TestingWaterHardness

TestingWaterHardness - Seawater Temporary hard water...

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Testing water hardness From http://www.chemsoc.org/networks/learnnet/Word_files/Kev41-50.doc Introduction Tap water in some parts of the country is very pure and is said to be ‘soft’. It easily makes a lather with soap. Water from other parts may contain various dissolved impurities and is described as ‘hard’ water. Temporary hardness may be removed by boiling, but permanent hardness survives the boiling process. In this practical activity, water hardness can be measured by finding out the volume of soap solution required to form a permanent lather with a known volume of water. What to record Record the volume of soap needed to produce a permanent lather with each type of water. Note any difference between the appearance of the samples after the addition of soap solution. Water type Volume of soap required to produce a permanent lather /cm 3 Rainwater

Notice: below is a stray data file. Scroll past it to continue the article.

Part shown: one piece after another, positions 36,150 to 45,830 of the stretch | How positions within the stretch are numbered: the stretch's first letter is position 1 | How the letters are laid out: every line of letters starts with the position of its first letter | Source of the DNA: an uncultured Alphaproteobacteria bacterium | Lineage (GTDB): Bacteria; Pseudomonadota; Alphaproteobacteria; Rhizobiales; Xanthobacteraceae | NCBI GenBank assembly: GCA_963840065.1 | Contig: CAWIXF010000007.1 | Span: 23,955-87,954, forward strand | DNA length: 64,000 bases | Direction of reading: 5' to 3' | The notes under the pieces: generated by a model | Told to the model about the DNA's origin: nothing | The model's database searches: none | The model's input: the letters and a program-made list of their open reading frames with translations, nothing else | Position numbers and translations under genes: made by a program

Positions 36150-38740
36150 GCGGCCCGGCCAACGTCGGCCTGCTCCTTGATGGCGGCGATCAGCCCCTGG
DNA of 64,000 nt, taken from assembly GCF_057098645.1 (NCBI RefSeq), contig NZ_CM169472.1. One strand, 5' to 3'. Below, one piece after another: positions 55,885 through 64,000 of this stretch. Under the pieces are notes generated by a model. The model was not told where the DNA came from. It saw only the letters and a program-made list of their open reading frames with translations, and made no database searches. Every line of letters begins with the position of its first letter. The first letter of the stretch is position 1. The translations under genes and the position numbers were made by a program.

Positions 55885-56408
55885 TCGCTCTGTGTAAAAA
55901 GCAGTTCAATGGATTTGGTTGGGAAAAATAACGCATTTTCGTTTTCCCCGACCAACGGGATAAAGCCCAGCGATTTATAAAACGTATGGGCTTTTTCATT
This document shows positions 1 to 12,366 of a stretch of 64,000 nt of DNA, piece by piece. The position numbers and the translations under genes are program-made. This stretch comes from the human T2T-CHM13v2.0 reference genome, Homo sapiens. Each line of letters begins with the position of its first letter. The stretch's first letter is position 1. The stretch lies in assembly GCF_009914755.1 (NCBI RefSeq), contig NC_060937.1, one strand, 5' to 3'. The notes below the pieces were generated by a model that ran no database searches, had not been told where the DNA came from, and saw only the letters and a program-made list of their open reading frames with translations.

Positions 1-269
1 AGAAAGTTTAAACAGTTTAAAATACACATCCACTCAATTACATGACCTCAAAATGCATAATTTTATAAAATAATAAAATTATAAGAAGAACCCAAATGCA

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Unformatted text preview: Seawater Temporary hard water Seawater, boiled then cooled (permanent hard water) Temporary hard water, boiled then cooled What to do 1. Collect a conical flask and bung. Check the bung is a good fit. 2. Measure 10 cm 3 of water sample into a conical flask using a measuring cylinder. 3. Using the burette add 1 cm 3 of soap solution to the water. Stopper the flask and shake vigorously. If no lather is produced, add another 1 cm 3 of soap solution. Continue in this way until a permanent lather (one that lasts for 30 seconds) is obtained. Record the volume of soap solution needed to produce a permanent lather. 4. Repeat this procedure for the other water samples. Safety Wear eye protection. Questions 1. Is the rainwater hard or soft? 2. Is seawater hard or soft? 3. Does seawater contain temporary hardness, permanent hardness or both? Home...
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This note was uploaded on 11/09/2011 for the course CHEM 100 taught by Professor Sdfsdf during the Winter '08 term at BYU.

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TestingWaterHardness - Seawater Temporary hard water...

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